Plant of the Week: Onions and oil
These are strange days, and none seem stranger than when, on April 22, the price of a barrel of crude oil fell into negative territory. The traders on the futures market were faced with a deadline. May futures for crude were coming due, but the world was awash in a sea of oil and all the storage spaces were full. With no buyers, the traders had to pay people to take the oil off their hands or risk having train cars full of crude show up at the nearest side track. It had happened before, but with onions.
The futures market has always been touted by economists as a way of stabilizing markets and assuring a steady and proportioned supply of goods into the market place. As a non-economist, I’ve always looked at it with more suspicion, suspecting that it was a way for middlemen to skim off some money between buyer and seller.
It exists in lots of agricultural markets, however, selling everything from pork bellies to soybeans. But not onions — not anymore. Traders bet on what the price of a particular commodity will be some six to 12 months in the future. As we all know, lots of things can happen – from droughts, political instabilities, trade embargos or even pandemics – that can make market prices go up or down. It is not a game for the faint of heart.
Onion futures trading began in the mid 1940s, and by the mid 1950s, was the hottest single commodity on the Chicago Mercantile Exchange, accounting for 20 percent of their volume. An onion farmer and commodities trader in upstate New York named Vincent Kosuga (1915-2001) partnered with another trader named Sam Siegel in 1955, with the intention of cornering the onion market.
He started by storing as many onions as he could get from the fall 1955 harvest on his own farm. In October of that year a 50 lb. bag of onions was selling on the exchange for $2.75. Kosuga and Siegel started buying onions and onion futures contracts in Michigan, Texas and even California, and having them shipped to Chicago warehouses, where they amassed 30 million pounds. By the time they were through, it was estimated they controlled 98 percent of the onions in the country. So many onions were shipped to Chicago that shortages occurred in other parts of the country.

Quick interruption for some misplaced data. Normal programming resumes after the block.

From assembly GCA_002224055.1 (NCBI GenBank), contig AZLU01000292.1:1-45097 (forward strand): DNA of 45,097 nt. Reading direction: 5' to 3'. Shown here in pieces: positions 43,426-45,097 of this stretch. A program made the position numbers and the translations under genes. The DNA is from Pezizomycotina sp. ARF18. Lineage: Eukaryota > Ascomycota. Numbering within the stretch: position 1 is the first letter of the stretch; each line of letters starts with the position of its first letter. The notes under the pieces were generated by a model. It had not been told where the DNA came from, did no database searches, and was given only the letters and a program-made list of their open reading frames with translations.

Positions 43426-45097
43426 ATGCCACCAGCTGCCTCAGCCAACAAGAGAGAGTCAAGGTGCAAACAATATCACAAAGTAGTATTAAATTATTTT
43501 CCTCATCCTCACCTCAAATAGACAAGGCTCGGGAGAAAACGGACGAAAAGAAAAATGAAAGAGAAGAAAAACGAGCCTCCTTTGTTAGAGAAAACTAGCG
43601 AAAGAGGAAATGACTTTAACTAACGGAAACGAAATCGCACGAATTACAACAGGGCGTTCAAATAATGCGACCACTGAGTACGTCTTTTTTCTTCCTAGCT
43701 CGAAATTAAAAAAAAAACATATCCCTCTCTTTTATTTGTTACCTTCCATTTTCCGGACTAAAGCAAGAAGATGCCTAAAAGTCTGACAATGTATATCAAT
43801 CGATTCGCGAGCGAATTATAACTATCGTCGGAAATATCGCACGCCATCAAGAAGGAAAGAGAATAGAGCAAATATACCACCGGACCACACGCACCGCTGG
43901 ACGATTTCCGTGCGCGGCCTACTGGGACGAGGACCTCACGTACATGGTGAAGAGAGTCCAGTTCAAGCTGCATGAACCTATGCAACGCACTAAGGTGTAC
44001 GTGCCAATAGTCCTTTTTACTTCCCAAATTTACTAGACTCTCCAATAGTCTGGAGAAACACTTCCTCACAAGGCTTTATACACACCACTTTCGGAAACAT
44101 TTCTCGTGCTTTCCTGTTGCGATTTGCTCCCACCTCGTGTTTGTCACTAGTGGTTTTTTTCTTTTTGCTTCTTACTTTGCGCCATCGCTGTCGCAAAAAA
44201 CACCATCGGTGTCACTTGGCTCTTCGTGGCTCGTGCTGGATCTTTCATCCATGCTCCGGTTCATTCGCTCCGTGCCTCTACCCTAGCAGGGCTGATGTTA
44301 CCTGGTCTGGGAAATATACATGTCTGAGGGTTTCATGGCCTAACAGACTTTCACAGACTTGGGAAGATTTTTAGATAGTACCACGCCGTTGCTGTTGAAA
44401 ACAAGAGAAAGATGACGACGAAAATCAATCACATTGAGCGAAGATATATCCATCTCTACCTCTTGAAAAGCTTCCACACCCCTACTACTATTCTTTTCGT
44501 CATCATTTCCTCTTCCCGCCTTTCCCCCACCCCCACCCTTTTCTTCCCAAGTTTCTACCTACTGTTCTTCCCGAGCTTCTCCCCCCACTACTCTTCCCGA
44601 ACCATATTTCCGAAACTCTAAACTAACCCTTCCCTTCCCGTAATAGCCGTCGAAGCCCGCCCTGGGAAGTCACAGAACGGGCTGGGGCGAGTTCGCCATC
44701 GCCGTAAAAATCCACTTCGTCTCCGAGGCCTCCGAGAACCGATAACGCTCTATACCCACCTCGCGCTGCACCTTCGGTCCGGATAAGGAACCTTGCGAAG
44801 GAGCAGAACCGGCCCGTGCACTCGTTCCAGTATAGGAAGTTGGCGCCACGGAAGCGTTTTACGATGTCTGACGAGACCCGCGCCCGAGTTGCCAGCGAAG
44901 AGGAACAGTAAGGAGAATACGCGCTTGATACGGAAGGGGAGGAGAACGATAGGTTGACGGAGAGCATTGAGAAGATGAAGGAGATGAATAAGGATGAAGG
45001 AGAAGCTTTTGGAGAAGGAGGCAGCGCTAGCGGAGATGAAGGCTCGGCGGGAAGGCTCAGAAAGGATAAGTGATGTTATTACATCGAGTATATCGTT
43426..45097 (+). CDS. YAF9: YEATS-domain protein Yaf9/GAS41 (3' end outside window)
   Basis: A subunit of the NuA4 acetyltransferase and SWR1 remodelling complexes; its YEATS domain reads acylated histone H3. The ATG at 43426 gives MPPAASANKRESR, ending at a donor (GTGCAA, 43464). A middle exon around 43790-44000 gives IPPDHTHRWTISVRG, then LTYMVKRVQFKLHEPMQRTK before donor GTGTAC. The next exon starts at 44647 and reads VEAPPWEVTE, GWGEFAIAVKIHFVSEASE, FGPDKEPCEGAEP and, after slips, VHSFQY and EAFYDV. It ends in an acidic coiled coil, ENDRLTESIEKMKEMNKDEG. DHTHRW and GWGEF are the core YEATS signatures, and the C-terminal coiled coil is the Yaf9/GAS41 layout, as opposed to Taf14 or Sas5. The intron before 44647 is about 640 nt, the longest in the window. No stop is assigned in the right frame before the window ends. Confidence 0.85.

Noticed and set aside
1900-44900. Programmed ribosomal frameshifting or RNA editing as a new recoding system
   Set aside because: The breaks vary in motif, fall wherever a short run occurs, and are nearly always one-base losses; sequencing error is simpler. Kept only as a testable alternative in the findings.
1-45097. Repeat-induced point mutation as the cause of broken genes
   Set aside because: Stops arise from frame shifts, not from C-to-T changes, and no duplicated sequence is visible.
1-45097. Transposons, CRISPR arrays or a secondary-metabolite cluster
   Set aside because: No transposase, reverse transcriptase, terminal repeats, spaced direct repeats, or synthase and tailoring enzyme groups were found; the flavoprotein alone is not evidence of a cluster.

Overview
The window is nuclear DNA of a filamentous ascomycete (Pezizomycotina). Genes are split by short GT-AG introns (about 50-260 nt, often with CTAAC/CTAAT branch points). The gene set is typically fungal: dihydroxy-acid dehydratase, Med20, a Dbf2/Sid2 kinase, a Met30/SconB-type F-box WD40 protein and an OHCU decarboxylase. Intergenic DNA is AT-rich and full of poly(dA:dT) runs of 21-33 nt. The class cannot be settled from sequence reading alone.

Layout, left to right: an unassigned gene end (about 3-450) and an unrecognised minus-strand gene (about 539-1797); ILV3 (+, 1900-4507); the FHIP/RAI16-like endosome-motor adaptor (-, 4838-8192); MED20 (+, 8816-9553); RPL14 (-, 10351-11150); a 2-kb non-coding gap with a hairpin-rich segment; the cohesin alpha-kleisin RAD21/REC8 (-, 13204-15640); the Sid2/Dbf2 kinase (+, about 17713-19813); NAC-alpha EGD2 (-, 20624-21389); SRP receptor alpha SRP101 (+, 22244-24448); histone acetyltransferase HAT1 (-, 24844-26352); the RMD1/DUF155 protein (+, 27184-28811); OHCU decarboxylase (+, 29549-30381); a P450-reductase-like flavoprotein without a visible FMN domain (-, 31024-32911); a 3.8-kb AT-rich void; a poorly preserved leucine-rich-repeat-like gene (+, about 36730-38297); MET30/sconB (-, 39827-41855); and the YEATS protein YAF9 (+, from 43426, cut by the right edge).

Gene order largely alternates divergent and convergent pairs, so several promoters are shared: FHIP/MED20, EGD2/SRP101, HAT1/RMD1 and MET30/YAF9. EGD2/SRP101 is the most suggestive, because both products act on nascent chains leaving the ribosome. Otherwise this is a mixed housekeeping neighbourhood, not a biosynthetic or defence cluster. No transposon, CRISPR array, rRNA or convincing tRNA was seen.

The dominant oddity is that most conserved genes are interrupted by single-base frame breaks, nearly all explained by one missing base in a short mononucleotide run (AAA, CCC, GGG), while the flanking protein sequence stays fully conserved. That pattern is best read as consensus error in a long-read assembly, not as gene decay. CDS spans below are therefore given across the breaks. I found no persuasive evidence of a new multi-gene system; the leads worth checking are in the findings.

In futures trading, money can be made when prices rise or fall. If you control the market, you alone can decide what the market will do. In the winter of 1955, Kosuga and Siegel began selling these onions back to the brokers from whom they had purchased them in the first place, but at higher prices. Because the price was artificially high, they sold contracts to traders for spring delivery at this inflated price. Then they started flooding the market with onions, and by March of 1956 that $2.75 bag of onions was now worth $0.10. Kosuga and Siegel pocketed the difference between the high and low price. Kosuge was estimated to have made $8.5 million ($82 million in today’s money) in the venture.
But even at 10 cents a bag, there was no market for the onions. Traders who held the paper on these onions tried to give them away but many were simply dumped in the Chicago River. The thought of actually having to take delivery of crude oil explains why the prices went negative in the current fiasco. The onion market was in disarray and farmers in 1956 found no market for their crop, even though they had not participated in the scheme.
After the dust settled, then-Representative Gerald Ford of Michigan sponsored the Onions Futures Act that President Dwight Eisenhower signed into law in 1958. The law banned futures trading in onions, a ban that remains in place to this day.
For more information about horticulture or to see other Plant of the Week columns, visit Extension’s Website, www.uaex.uada.edu, or contact your county extension agent. The Cooperative Extension Service is part of the U of A Division of Agriculture.